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Disability is inevitable
Nations around the world will observe the International Day of Persons with Disabilities on Friday. We will read the usual statements of commitment to the plight of the disabled but it is hard not to disdain the whole song and dance as nothing but hypocrisy. Coincidence or not, this week the T&T Paralympic Committee will host an International Paralympic Committee (IPC) Organisational Development Initiative Workshop at the Cascadia Hotel, St Ann’s. The workshop ends today. It is aimed at building capacity and increasing the number of participants in Paralympic Sport. The focus of the important workshop is Paralympic sport.
There are many issues surrounding the reality of persons with disabilities. These include legal, constitutional, ethical and moral aspects. What about here in T&T? I have heard stories that can only be described as heartless, soulless and unconscionable.
No need to complicate the subject. A simple question. Do we care? As always,we talk a good game. But put aside condescending and gratuitous utterances and platitudes. Do we care? As a society do we really care about persons with disabilities? Or is it that we see them as a burden and nuisance value? Whatever the true answers, T&T sports will reflect the truth.
Further to that, the idea of disability is a nightmare to an elite sportsman and sportswoman. Most see persons with disabilities as a reminder of a reality that may be too fearsome to contemplate.
Can we boast then that we are a developed nation in the absence of a commitment and understanding of our disabled population and disability sport? Two things will happen along our lifeline. We will either die too soon or live too long. Many of us will live too long. And if we do, disability is inevitable. It is in this context that the point is made that how we treat and our attitude to persons with disability is a reflection of our responsibility or lack of it to ourselves.
Equal opportunity for the disabled is a notion that seems foreign to T&T. While the various interest groups fight for power and recognition, the grassroots, as always suffers. While some seek office and the trappings of office, the disabled still cannot enter buildings and bathrooms without severe inconvenience. National Sport Organisations, who are the governing bodies for their respective sports, make no provisions or have no programmes for the inclusion and participation of persons with disabilities. On the other hand it is important that persons with disabilities and those who support them also accept that fighting the battle for acceptance and recognition ought not to be on the basis of sympathy, pity or a sense of obligation.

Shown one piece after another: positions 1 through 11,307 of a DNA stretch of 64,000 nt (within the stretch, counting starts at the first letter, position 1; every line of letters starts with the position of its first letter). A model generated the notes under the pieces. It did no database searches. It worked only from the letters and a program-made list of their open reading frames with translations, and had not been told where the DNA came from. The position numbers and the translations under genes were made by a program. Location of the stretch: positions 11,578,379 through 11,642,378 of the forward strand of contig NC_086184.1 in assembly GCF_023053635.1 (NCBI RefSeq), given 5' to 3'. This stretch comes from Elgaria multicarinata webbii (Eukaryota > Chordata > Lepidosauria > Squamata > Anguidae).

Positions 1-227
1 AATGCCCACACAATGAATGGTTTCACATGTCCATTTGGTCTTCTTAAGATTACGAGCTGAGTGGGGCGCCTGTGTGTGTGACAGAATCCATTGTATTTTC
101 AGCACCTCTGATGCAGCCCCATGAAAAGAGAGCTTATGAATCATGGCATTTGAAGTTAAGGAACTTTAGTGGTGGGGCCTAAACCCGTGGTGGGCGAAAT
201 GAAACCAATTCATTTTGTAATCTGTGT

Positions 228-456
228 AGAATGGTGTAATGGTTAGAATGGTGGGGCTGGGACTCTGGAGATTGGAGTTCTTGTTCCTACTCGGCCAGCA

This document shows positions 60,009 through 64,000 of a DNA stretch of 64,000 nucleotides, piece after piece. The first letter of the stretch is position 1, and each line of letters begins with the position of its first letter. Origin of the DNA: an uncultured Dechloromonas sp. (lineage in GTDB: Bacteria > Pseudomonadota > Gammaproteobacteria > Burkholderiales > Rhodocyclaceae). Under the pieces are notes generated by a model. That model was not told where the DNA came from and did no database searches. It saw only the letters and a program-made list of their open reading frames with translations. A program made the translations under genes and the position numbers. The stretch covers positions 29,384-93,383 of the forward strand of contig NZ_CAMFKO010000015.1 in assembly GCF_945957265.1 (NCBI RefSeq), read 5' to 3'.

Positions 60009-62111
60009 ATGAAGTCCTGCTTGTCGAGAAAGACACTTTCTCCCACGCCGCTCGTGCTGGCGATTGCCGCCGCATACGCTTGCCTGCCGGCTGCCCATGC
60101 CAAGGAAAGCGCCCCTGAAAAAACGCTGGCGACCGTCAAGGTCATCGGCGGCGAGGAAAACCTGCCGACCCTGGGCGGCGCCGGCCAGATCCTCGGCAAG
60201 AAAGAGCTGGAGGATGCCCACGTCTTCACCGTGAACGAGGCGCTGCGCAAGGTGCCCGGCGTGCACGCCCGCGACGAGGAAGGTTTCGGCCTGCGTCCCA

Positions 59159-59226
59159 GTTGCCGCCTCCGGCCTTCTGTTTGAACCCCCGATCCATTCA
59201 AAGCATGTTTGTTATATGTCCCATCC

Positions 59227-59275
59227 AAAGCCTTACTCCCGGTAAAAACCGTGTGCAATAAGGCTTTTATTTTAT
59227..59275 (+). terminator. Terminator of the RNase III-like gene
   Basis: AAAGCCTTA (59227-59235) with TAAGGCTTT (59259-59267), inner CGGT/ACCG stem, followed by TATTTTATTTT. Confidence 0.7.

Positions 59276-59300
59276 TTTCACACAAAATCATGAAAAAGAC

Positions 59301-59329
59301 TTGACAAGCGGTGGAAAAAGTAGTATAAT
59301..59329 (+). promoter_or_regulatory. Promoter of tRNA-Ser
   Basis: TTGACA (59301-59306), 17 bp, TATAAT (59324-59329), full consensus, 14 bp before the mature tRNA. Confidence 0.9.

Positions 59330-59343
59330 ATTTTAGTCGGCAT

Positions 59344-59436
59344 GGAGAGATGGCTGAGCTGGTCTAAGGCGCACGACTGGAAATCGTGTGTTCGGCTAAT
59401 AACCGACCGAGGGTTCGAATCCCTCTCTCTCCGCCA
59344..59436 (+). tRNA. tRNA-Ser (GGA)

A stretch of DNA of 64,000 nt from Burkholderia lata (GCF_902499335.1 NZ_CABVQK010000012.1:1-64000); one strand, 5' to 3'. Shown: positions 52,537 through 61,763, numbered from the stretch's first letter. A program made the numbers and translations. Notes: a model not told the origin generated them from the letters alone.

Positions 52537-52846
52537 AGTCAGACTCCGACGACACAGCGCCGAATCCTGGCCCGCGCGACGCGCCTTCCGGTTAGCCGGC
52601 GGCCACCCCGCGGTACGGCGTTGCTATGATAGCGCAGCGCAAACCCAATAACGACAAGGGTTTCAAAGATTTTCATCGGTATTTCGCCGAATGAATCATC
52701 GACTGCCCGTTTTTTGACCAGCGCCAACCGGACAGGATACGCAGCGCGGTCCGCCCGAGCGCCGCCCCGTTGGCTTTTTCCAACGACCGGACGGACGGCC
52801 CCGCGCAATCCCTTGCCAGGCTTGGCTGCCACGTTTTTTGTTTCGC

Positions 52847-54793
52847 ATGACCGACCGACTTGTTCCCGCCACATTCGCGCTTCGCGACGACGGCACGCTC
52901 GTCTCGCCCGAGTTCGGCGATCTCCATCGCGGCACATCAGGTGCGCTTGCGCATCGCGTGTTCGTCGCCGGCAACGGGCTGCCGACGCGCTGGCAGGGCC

In other words, you cannot brow beat the wider society into addressing the issues. The discussion and dialogue must be on the basis of self-respect. Today, it is me. Tomorrow it could be or will soon be you. Disabilities are not only physical. There are mental, emotional and learning disabilities.There is disability due to accidents and sports injuries. While sports medicine and science has advanced to such a point that the treatment options for sports injuries are diverse and there has been a considerable improvement in the treatment for sports injuries.
Most elite level athletes will confess that there is a price they pay when father time comes calling. Maintaining physical activity and an active life style is not always as easy as it may appear.
In respect of persons with disabilities. According to the United Nation website www.un.org, the gap between talk and action is a worldwide reality as many countries don’t practice what they preach.
It is time to stop planning and talking and start doing. Just remember the golden rule—do unto others as you would have them do unto you.
NOTE: Brian Lewis is the honorary secretary general of the Trinidad and Tobago Olympic Committee—www.ttoc.org. The views expressed are not necessarily those of the TTOC.
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